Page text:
The Sync ports pass signals in the range of 5V and SPIDF is 0 to 1V, so the amplitude is not a problem.

if the sync crosspoints are TTL only, inputting a 1V p-p signal won't work. the SPDIF signal will never reach the switching threshold of the gate, the output will always be zero.
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Old 01-24-2009, 05:27 PM
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Originally Posted by samyournot
Hmmm ... check out the product specs:

Crosspoint 88 (Retired product)
For 84, 88, 124, 128 models, the impedance for all sync inputs is 510 ohms
For 168/1616 models, the impedance for sync inputs 1, 3, 5, 7 are switchable between 75 or 510 ohms; the impedance for sync inputs 2, 4, 6, 8 and 9 through 16 is 510 ohms


Just to clarify something. There are indeed Extron Crosspoint 84, 88, 124 and 128 models that DO have sync termination switches that allow inputs 1, 3, 5 & 7 to be switchable between 75 and 510 ohms. There are for sale on eBay all of the time. I was puzzled, given the manual posted on their website for the Crosspoint says that those models do not have those sync termination switches. I confirmed with Extron their manual was never updated to reflect this change. Originally these models did not have these switches, but they were added towards the very end of the production of the Crosspoint series.

Also, you will notice that some Crosspoints have a 'soft power' button (this is what they called) on the front of the unit. Extron told me that they have no electronic documentation for units with this power button. However, 'Robertmee' posted a note on here a while back stating Crosspoints with the power button on the front do not use the (easier-to-understand) SIS protocol that is used in the Crosspoint units without the power button (and all later Crosspoint units). Edit: Robertmee reports below, in post #103, that the protocol on this first generation Crosspoint unit is not like the Extron Matrix 100 & 200 units nor is it like the SIS protocol used in Crosspoints without the power button.
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Old 01-24-2009, 09:35 PM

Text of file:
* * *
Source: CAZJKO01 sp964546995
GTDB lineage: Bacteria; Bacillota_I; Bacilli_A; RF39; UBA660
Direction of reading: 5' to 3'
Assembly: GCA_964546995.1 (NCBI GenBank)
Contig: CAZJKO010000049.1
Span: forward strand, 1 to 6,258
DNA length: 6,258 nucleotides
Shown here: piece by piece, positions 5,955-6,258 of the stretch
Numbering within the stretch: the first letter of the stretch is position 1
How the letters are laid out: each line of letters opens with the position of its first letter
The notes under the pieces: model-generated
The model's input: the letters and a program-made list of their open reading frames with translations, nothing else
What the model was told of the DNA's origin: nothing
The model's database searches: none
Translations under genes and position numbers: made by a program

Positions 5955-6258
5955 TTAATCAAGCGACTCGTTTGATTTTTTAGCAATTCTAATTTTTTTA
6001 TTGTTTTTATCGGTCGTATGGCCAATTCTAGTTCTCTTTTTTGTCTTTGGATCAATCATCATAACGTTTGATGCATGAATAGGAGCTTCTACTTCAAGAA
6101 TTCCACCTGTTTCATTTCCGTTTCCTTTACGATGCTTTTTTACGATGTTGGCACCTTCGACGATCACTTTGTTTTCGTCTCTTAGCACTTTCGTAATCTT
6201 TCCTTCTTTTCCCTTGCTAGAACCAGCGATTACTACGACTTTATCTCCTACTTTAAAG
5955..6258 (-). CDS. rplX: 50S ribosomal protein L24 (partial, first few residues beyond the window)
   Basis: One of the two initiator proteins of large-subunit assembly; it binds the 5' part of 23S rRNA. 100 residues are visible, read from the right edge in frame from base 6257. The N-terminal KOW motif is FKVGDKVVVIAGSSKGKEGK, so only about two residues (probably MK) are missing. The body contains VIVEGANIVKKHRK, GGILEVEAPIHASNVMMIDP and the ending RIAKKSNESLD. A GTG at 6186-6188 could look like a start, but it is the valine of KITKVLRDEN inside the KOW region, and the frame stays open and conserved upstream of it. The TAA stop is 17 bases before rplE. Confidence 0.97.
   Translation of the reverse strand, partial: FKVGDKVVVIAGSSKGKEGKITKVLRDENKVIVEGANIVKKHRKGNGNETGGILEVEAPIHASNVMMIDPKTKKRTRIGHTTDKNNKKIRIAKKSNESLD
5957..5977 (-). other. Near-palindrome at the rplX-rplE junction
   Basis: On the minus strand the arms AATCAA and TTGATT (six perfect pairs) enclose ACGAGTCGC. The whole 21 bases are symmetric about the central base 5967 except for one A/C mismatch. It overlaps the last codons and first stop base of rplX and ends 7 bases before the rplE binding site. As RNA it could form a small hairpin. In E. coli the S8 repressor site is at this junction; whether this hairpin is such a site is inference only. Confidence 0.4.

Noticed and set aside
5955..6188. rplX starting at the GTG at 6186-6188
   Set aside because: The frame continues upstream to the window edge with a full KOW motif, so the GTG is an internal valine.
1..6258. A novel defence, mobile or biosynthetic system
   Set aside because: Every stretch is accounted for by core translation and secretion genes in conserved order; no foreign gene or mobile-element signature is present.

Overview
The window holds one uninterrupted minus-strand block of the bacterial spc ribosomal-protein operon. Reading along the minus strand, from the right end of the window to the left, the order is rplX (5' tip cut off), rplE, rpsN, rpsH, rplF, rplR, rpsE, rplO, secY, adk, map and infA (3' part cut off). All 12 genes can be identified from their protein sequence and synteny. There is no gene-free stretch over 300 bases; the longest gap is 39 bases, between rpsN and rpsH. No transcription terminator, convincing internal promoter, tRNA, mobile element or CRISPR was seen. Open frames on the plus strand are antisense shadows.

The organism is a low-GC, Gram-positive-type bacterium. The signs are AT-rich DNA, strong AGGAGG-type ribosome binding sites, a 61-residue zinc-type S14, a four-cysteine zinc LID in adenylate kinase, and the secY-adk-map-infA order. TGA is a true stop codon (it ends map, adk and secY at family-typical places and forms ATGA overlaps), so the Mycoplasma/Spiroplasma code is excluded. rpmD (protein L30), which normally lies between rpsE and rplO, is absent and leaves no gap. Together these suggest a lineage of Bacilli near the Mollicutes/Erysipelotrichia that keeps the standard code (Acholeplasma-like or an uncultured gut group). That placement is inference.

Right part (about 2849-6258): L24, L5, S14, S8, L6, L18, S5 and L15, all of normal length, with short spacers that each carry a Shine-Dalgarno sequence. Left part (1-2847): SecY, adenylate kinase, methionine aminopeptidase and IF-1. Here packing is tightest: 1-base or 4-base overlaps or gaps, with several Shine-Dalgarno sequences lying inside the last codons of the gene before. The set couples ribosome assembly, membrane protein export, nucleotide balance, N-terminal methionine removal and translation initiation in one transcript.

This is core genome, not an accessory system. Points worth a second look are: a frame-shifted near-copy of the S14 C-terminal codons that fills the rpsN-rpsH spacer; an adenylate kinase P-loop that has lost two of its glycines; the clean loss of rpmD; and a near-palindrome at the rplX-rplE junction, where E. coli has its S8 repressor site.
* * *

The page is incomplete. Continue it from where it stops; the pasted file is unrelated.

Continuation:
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So the Sync inputs that can be switched to 75 ohm can be used for digital audio? What use are 510 ohm only inputs?
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Old 01-25-2009, 11:28 AM
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I am going to answer your question in a very long-winded way.

By no means am I an expert on this (hey you real experts on here, please comment!), but I've done a ton of research and here is more information than you probably want to know about digital audio and these Extron matrix switches. But, I thought I'd post it all here as some people might want to have a complete and more technical understanding of this.

Extron provided the functionality on some of their matrix switches to be able to set the impedance (the relationship between voltage and current which a device is capable of accepting or delivering) on the H and V ports to either 510 ohms or 75 ohms by setting dip switches on the back of the unit. (And, note again, Extron has told me that their manual was never updated to reflect the fact that even the 84, 88, 124 and 128 Crosspoints can have dip switches on the back. Also, any Crosspoint with a power button on the front will not have dip switches on the back.)

Why do they have these dip switches? Because the H and V ports are used to pass a signal that synchronizes the video signals so that the picture does not roll vertically (V) and tear horizontally (H). The signals that do the syncing and that are passed through these H and V ports can be of two different types - either TTL sync signals or non-TTL (Transistor to Transistor Logic, a communications protocol technology developed by Texas Instruments years ago, typically used for very short distances between IC chips on a PC board). Since TTL sync signals have an impedance of 510 ohms and non-TTL are 75 ohms, you have to set the impedance accordingly.

Now, digital audio, also known as SPDIF (Sony Phillips Digital Interface Format) signal requires an impedance of 75 ohms. It just happens that on Extrons with dip switches (which they refer to as sync termination switches in their manual) on the back of the unit, you can set the impedance on the H and V ports to either 510 ohms or 75 ohms - the same impedance required for digital audio! Voila, although Extron never designed the ports to carry digital audio, they should have this added benefit.